Putin Orders High Alert for Russia’s Nuclear Forces as Ukrainians Pressed in Ports, Cities
The order raised the threat that the tensions with the West over the invasion in Ukraine could lead to the use of nuclear weapons.
KYIV, Ukraine (AP) — President Vladimir Putin has ordered Russian nuclear deterrent forces put on high alert amid tensions with the West over his invasion of Ukraine.
Speaking at a meeting with his top officials, Mr. Putin asserted on Sunday that leading NATO powers had made “aggressive statements” along with the West imposing hard-hitting financial sanctions against Russia, including the president himself.
Mr. Putin ordered the Russian defense minister and the chief of the military’s General Staff to put the nuclear deterrent forces in a “special regime of combat duty.”
His order raised the threat that the tensions with the West over the invasion in Ukraine could lead to the use of nuclear weapons.
The Russian leader this week threatened to retaliate harshly against any nations that intervened directly in the conflict in Ukraine.
Mr. Putin’s nuclear order came as street fighting broke out in Ukraine’s second-largest city and Russian troops squeezed strategic ports in the country’s south Sunday, advances that appeared to mark a new phase of Russia’s invasion following a wave of attacks on airfields and fuel facilities elsewhere in the country.
The capital, Kyiv, was eerily quiet after huge explosions lit up the morning sky and authorities reported blasts at one of the airports. Only an occasional car appeared on a deserted main boulevard as a strict 39-hour curfew kept people off the streets. Terrified residents instead hunkered down in homes, underground garages and subway stations in anticipation of a full-scale Russian assault.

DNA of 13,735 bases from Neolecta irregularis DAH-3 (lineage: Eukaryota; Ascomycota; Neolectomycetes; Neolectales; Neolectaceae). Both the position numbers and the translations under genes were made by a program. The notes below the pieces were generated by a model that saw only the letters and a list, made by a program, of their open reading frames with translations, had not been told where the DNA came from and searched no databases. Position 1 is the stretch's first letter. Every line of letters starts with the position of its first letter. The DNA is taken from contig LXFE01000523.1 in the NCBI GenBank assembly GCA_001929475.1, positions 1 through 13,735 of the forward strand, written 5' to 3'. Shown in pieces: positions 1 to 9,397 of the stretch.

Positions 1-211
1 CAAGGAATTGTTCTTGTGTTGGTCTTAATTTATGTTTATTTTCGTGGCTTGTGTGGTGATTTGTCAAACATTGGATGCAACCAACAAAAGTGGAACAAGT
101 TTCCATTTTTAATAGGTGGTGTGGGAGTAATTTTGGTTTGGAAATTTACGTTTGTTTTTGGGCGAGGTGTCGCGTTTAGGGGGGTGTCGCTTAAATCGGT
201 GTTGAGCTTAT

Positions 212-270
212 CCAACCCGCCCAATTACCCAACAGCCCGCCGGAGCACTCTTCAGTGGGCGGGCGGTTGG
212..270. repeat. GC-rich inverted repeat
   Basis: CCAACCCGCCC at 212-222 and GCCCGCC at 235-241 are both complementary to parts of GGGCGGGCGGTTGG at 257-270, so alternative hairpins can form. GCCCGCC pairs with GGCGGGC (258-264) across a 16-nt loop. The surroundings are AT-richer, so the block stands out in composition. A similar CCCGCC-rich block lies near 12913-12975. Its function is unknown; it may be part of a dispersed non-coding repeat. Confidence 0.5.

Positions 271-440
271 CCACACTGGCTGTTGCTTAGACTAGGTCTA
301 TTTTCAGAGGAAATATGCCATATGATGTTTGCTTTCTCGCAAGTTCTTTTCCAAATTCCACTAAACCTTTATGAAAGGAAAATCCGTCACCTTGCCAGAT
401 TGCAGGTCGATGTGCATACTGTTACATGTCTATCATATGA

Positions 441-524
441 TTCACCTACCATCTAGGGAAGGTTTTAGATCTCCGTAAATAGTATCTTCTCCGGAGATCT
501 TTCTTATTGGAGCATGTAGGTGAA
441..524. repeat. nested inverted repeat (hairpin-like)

“The past night was tough – more shelling, more bombing of residential areas and civilian infrastructure,” President Volodymyr Zelensky said. “There is not a single facility in the country that the occupiers wouldn’t consider as admissible targets.”
Following its gains to the east in the city of Kharkiv and multiple ports, Russia sent a delegation to Belarus for peace talks with Ukraine, according to the Kremlin. Zelensky suggested other locations, saying his country was unwilling to meet in Belarus because it served as a staging ground for the invasion.
Until Sunday, Russia’s troops had remained on the outskirts of Kharkiv, a city of 1.4 million about 12.4 miles south of the border with Russia, while other forces rolled past to press the offensive deeper into Ukraine.
Videos posted on Ukrainian media and social networks showed Russian vehicles moving across Kharkiv and Russian troops roaming the city in small groups. One showed Ukrainian troops firing at the Russians and damaged Russian light utility vehicles abandoned nearby.
The images underscored the determined resistance Russian troops face while attempting to enter Ukraine’s bigger cities. Ukrainians have volunteered en masse to help defend the capital, Kyiv, and other cities, taking guns distributed by authorities and preparing firebombs to fight Russian forces.